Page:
The UK has some of the safest roads in the world, but every road death is an unnecessary tragedy. That is why the last Government set out an ambitious range of further measures to enhance the safety of UK road users in its 2015 road safety statement.
Today I am publishing a progress report on the delivery of the planned actions from that statement. We have made some good headway: 15 of the 23 short-term actions have been delivered including three where our original objectives have been exceeded. Penalties for using mobile phones when driving have been significantly increased, we have exceeded our commitments to funding police forces in England and Wales to build drug-driving enforcement capability, and most recently new legislation came into force on 4 June allowing learners to drive on motorways when accompanied by an instructor in a dual control car. I am placing a copy of the progress report in the Libraries of both Houses.
This is good progress. But it is only part of a wider picture.
First, I am pleased today to announce the successful bids for the safer roads fund, which we made available to enable local authorities to improve the 50 most dangerous stretches of A roads in England. We are investing £100 million to tackle these dangerous roads. This sum fully funds all bids from the local authorities concerned. The additional £75 million initially allocated for the work has not been required, but we will continue to look closely at further scope for capital improvements to improve road safety.
I am placing a copy of the list of successful local authorities and the sections of roads to be improved in the Libraries of both Houses and all local authorities have been notified directly today. A report on the lessons learned from the bidding process is also being published today, to aid knowledge sharing and capacity building among local authorities. I have made this report available in the Libraries of both Houses as well.
Secondly, last week the Prime Minister also announced two important and path-breaking road safety projects: a £350,000 innovation competition to provide police forces with the next generation of mobile breathalyser equipment, enabling swifter and more timely read-outs on drink-driving tests; and a £480,000 partnership between police forces and the RAC Foundation to trial an innovative approach to road collision investigation, carrying out more in-depth, qualitative analysis of the underlying causes of road safety incidents.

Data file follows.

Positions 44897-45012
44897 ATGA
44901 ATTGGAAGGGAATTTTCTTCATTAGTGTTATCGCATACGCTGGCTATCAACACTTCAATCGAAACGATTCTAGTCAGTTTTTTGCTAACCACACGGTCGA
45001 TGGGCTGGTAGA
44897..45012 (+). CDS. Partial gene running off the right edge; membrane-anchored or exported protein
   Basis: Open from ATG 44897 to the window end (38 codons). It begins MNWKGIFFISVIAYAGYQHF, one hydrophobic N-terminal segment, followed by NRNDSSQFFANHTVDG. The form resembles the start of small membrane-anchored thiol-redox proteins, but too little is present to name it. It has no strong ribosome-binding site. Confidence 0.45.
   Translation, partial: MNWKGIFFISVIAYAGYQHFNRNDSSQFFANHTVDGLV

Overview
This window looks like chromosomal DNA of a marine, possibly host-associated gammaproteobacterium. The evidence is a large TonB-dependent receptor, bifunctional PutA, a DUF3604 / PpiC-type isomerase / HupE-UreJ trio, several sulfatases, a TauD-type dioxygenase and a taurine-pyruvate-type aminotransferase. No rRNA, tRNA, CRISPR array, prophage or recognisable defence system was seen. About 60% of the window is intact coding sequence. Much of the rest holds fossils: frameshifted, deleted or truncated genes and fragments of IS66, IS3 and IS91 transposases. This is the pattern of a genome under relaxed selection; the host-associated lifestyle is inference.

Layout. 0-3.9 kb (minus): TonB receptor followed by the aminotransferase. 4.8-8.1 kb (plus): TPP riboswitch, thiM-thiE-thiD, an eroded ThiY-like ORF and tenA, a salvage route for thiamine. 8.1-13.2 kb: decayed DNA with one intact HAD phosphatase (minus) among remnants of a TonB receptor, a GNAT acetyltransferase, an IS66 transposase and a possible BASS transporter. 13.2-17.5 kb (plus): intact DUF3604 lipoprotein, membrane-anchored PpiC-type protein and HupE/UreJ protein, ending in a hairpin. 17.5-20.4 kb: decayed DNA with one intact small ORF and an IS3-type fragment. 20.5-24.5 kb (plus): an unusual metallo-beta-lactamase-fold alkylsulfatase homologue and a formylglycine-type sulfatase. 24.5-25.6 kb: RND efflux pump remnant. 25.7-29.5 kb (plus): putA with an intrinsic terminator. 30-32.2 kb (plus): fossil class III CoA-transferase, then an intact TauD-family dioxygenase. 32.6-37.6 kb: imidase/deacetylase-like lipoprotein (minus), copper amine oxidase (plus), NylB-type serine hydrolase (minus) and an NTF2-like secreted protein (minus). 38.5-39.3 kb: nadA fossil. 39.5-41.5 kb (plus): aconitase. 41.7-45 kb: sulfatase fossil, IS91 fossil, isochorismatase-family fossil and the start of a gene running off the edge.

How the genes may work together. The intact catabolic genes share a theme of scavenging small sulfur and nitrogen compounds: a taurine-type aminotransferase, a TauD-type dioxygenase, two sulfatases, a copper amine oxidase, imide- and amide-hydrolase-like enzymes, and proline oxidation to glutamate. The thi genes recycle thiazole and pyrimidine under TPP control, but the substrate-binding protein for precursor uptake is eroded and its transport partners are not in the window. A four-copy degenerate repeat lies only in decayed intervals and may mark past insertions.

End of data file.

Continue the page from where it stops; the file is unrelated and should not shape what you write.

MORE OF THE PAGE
This package of measures underlines the Government’s recognition of the importance of road safety. But, thirdly, we intend to go further still, and I have asked the Department to develop a refreshed road safety statement and a two-year action plan to address four priority user groups—young people, rural road users, motorcyclists and older vulnerable users. The first three of these groups are continually overrepresented in our road casualty statistics, while we have data to confirm that the safety of older road users is a growing concern. Our goal is for everyone to continue to enjoy the mobility that driving offers, but to do so safely. The development of this refreshed road safety statement will also take account of the early lessons from the new road collision investigation pilots.
It is important to say that the Department cannot and does not seek to achieve all these actions in isolation. We remain grateful for the constructive and expert support of key partners, including motoring groups such as the AA, RAC and the RAC Foundation; road safety campaigners including PACTS, Road Safety Foundation, Brake, Road Safety Trust, and RoSPA; local authorities and the police, as well as colleagues in other Government Departments and devolved Administrations. Officials will work with these organisations, and with colleagues at DVSA, DVLA and Highways England to deliver this new package of road safety measures.
Attachments can be viewed online at: https://www.parliament. uk/business/publications/written-questions-answers-statements/written-statement/Commons/2018-06-13/HCWS761/.